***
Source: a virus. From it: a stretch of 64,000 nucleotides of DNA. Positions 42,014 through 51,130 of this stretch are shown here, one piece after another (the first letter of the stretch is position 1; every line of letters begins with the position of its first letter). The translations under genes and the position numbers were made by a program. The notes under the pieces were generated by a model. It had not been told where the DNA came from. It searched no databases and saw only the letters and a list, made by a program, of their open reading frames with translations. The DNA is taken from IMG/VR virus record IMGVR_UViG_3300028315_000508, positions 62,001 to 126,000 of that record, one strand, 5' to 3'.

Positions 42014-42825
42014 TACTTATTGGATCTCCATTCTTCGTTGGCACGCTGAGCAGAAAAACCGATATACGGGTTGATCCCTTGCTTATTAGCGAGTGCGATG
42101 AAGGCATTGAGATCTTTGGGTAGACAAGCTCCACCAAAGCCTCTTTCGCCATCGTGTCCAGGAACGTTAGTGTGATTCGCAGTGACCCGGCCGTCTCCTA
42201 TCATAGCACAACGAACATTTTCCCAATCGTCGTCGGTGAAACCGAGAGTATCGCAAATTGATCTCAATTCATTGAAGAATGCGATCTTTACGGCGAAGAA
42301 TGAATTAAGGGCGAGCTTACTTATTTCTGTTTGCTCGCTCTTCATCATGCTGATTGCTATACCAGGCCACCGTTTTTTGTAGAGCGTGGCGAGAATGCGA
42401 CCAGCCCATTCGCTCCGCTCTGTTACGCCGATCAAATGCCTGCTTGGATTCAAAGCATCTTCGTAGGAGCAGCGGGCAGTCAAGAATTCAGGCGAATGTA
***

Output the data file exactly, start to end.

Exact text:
Source: a virus. From it: a stretch of 64,000 nucleotides of DNA. Positions 42,014 through 51,130 of this stretch are shown here, one piece after another (the first letter of the stretch is position 1; every line of letters begins with the position of its first letter). The translations under genes and the position numbers were made by a program. The notes under the pieces were generated by a model. It had not been told where the DNA came from. It searched no databases and saw only the letters and a list, made by a program, of their open reading frames with translations. The DNA is taken from IMG/VR virus record IMGVR_UViG_3300028315_000508, positions 62,001 to 126,000 of that record, one strand, 5' to 3'.

Positions 42014-42825
42014 TACTTATTGGATCTCCATTCTTCGTTGGCACGCTGAGCAGAAAAACCGATATACGGGTTGATCCCTTGCTTATTAGCGAGTGCGATG
42101 AAGGCATTGAGATCTTTGGGTAGACAAGCTCCACCAAAGCCTCTTTCGCCATCGTGTCCAGGAACGTTAGTGTGATTCGCAGTGACCCGGCCGTCTCCTA
42201 TCATAGCACAACGAACATTTTCCCAATCGTCGTCGGTGAAACCGAGAGTATCGCAAATTGATCTCAATTCATTGAAGAATGCGATCTTTACGGCGAAGAA
42301 TGAATTAAGGGCGAGCTTACTTATTTCTGTTTGCTCGCTCTTCATCATGCTGATTGCTATACCAGGCCACCGTTTTTTGTAGAGCGTGGCGAGAATGCGA
42401 CCAGCCCATTCGCTCCGCTCTGTTACGCCGATCAAATGCCTGCTTGGATTCAAAGCATCTTCGTAGGAGCAGCGGGCAGTCAAGAATTCAGGCGAATGTA